Thursday, 12 January 2012

I'll start off with a small apology. I'm a bit of a dunce with technology, and last week I decided to put my polemic into blog form, in order to avoid all those pointless, circular arguments that would come if I put it directly onto a bulletin board or social media site. However, I've never really done a blog before, and I'm unfamiliar with the etiquette and mechanics of blogging, so if I'm supposed to have done things like follow back or befriend or what have you, I apologise for my negligence. If I've broken any unwritten codes of internet fraternity, it's only because I don't know what they are. Feel free to put me right on that front.

It has been an interesting week, however, and I have had a fair bit of feedback. I've had messages of support on various other bits of webspace, I've had texts and calls, and even one or two offers of money (some more ironic than others, and none of which I accepted). I've also had a fair few counter-arguments thrown at me, enough to warrant a few answers and clarifications regarding my position. Some of the counter-arguments have also given me a firm idea of what I want the second (and much more ambitious) 'No Packet Required' project to be.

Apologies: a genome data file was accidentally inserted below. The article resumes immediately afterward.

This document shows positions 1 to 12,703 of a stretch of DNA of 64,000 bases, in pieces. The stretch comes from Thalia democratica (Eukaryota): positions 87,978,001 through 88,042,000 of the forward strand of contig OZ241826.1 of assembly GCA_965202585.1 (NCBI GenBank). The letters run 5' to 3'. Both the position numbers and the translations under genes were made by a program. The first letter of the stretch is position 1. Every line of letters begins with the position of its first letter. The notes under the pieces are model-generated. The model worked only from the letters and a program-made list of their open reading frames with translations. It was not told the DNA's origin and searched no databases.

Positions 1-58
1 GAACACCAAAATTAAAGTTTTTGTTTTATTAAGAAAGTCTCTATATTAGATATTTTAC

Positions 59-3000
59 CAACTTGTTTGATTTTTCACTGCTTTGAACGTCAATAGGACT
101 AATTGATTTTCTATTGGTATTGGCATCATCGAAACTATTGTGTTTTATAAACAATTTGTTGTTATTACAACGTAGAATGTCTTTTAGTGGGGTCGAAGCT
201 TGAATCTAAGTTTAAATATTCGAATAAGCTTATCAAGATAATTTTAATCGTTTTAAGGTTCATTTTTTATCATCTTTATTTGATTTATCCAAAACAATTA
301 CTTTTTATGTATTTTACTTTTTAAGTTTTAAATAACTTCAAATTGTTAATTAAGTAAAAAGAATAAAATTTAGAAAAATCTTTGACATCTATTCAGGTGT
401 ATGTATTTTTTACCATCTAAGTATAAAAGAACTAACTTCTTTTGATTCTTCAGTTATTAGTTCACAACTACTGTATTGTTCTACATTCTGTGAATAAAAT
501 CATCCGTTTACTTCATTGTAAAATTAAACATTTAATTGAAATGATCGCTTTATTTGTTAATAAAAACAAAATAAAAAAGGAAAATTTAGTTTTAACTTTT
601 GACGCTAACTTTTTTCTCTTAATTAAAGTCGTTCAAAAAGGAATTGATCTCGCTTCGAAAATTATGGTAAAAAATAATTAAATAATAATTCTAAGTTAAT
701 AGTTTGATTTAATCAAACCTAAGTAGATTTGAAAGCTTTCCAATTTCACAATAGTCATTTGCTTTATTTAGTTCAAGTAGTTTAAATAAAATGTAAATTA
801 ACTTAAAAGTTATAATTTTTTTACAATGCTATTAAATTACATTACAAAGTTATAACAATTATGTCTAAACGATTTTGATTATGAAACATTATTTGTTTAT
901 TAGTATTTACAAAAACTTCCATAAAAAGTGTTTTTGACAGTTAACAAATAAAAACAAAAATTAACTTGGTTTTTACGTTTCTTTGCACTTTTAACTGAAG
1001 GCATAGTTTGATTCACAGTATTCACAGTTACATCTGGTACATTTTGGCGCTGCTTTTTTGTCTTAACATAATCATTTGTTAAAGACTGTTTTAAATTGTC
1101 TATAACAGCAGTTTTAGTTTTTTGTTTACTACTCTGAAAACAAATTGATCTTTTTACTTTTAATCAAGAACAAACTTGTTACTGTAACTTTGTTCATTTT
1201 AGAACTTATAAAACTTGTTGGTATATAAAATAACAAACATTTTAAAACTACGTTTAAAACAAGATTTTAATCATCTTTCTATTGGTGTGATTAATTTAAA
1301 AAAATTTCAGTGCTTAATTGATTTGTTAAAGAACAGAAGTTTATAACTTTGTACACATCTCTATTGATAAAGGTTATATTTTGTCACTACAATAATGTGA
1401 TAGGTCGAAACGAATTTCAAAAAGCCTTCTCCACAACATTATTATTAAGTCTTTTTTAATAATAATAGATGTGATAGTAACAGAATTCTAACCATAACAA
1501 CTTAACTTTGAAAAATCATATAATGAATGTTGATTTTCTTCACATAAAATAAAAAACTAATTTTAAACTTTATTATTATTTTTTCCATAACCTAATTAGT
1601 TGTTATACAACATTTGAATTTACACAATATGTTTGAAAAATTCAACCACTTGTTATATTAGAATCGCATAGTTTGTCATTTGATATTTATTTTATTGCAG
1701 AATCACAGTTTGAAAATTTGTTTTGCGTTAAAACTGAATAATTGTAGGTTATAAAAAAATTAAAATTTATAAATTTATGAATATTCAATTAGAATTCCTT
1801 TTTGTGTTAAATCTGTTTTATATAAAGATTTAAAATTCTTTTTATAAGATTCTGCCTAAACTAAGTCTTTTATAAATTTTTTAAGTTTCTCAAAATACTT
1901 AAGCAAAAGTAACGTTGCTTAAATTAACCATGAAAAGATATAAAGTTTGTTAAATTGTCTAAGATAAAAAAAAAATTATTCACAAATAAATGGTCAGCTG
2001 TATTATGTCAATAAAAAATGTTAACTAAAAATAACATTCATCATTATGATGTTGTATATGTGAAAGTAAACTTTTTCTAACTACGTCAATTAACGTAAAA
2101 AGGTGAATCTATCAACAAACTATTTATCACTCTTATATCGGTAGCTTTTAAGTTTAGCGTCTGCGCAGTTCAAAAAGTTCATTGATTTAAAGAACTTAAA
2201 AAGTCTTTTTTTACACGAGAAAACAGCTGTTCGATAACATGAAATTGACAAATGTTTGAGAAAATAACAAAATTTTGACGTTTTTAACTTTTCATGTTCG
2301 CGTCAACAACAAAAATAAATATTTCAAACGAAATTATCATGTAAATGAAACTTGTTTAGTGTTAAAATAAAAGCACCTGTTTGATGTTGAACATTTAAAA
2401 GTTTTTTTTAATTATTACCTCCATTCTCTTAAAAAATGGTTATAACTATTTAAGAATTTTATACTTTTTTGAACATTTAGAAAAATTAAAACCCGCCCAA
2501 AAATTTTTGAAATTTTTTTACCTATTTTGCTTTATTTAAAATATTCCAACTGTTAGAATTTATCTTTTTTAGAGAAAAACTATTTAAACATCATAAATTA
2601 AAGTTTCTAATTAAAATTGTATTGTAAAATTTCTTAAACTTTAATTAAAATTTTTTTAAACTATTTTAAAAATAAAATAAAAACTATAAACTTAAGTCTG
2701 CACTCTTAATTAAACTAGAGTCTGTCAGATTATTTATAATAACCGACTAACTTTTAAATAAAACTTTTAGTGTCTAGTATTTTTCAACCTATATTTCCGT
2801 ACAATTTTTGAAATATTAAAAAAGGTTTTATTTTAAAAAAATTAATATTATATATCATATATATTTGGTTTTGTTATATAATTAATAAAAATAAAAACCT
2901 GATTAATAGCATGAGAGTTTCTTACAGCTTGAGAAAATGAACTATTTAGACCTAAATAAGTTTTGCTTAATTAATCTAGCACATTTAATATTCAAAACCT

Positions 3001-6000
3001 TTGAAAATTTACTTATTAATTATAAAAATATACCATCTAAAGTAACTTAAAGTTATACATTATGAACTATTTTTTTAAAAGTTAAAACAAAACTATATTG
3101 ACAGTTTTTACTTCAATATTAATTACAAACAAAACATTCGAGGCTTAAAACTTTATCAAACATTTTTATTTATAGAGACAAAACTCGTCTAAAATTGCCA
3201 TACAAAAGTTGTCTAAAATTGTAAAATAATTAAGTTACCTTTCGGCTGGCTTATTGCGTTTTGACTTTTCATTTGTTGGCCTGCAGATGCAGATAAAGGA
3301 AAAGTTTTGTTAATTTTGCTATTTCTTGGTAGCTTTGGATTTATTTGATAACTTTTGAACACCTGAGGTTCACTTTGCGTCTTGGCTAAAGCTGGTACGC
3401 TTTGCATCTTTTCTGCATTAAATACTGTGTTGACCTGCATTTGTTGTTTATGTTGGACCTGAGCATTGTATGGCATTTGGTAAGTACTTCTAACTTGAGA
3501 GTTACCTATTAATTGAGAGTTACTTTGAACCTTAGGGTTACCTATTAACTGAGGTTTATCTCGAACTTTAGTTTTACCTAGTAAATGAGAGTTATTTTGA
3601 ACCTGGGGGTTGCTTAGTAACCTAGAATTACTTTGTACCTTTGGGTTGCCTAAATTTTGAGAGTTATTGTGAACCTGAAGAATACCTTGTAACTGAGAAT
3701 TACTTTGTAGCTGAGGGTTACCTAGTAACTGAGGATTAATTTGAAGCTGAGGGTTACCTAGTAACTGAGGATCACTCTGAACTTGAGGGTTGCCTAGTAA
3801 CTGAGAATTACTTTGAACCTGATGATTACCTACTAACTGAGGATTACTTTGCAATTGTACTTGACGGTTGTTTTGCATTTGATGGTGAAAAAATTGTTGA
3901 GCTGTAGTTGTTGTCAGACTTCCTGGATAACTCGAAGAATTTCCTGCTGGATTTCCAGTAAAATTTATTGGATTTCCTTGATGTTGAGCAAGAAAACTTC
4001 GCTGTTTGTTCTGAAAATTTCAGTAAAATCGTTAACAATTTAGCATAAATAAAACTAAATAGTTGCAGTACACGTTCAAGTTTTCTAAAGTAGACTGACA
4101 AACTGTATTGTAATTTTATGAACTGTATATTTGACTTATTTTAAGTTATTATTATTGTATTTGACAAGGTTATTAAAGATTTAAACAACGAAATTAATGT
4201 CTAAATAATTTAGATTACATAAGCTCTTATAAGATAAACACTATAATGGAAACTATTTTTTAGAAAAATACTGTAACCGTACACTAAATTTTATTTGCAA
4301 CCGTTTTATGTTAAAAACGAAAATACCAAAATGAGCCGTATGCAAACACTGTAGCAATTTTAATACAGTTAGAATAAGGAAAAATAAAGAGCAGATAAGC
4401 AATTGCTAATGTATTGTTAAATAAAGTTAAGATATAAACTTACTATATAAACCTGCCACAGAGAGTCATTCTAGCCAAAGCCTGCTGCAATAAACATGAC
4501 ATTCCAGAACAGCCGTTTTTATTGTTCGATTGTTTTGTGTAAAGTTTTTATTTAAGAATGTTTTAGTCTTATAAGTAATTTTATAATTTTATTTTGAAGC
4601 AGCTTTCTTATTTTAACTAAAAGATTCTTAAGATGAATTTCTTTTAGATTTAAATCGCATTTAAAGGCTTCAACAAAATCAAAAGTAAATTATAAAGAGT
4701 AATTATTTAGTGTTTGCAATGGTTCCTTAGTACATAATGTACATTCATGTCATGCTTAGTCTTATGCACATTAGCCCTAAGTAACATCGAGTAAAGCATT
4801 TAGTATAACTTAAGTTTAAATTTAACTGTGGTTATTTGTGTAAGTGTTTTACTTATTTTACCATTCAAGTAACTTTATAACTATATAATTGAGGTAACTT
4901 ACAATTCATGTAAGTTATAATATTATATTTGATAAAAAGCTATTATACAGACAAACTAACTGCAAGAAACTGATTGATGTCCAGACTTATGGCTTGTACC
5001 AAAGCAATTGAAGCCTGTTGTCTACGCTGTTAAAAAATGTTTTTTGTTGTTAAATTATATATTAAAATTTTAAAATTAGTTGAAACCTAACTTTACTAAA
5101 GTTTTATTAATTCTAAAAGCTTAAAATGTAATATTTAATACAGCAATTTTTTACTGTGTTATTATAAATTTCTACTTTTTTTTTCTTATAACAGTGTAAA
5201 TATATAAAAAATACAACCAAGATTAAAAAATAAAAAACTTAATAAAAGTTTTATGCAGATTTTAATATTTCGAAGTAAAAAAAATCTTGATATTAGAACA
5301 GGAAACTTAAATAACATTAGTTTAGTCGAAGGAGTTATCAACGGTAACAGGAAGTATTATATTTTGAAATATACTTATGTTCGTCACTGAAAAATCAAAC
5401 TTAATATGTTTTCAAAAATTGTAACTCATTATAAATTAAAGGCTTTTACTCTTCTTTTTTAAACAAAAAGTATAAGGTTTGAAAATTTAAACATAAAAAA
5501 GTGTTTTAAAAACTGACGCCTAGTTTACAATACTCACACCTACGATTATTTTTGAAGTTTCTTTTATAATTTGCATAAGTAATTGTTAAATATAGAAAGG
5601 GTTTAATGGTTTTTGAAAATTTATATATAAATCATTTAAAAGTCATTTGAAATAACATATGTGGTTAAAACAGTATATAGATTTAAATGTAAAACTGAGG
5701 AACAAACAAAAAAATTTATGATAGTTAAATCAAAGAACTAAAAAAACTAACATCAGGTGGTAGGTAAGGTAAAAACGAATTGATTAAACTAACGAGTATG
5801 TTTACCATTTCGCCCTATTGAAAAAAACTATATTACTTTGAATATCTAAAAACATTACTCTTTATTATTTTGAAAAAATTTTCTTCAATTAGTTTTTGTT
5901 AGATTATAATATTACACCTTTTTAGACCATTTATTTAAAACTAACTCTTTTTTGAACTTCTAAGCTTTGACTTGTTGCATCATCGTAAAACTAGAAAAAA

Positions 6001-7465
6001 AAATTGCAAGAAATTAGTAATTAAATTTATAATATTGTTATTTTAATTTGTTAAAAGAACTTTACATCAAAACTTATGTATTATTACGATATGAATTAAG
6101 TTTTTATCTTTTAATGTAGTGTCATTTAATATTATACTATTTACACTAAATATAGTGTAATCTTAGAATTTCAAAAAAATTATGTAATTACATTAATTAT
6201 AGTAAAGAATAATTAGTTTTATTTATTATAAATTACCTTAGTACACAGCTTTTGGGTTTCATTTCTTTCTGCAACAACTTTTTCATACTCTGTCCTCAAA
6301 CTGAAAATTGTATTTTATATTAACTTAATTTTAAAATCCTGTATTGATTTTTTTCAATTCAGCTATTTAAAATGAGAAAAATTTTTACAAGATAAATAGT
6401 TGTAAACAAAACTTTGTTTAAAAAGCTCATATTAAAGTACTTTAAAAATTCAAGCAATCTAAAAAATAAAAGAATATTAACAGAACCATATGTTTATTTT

Firstly, although I used some specific examples of projects I believed were particularly cynical and exploitative, for illustrative purposes only, I named no names. Of course, it didn't take Sherlock Holmes to discover their identities, and names have been mentioned elsewhere - particularly: 'One Song a Week' girl. I want it made clear I used this as an example, and took it as a workable model for demonstrating certain excesses, but I don't want to get fixated on some personal vendetta against her. I'm sure she's perfectly charming, and I'm not out to get her, even if I do find her project morally and artistically lacking. Saying that, by tweeting that she's finding it difficult to get up and dressed in the mornings, found time to bake raisin bread, and intends to base her second song on a new instrument she received only the day before, she's really not helping her own case. Inexpert, distracted fumblings on a new toy hardly inspire confidence that something is about to be created to give Beethoven's 9th a run for its money.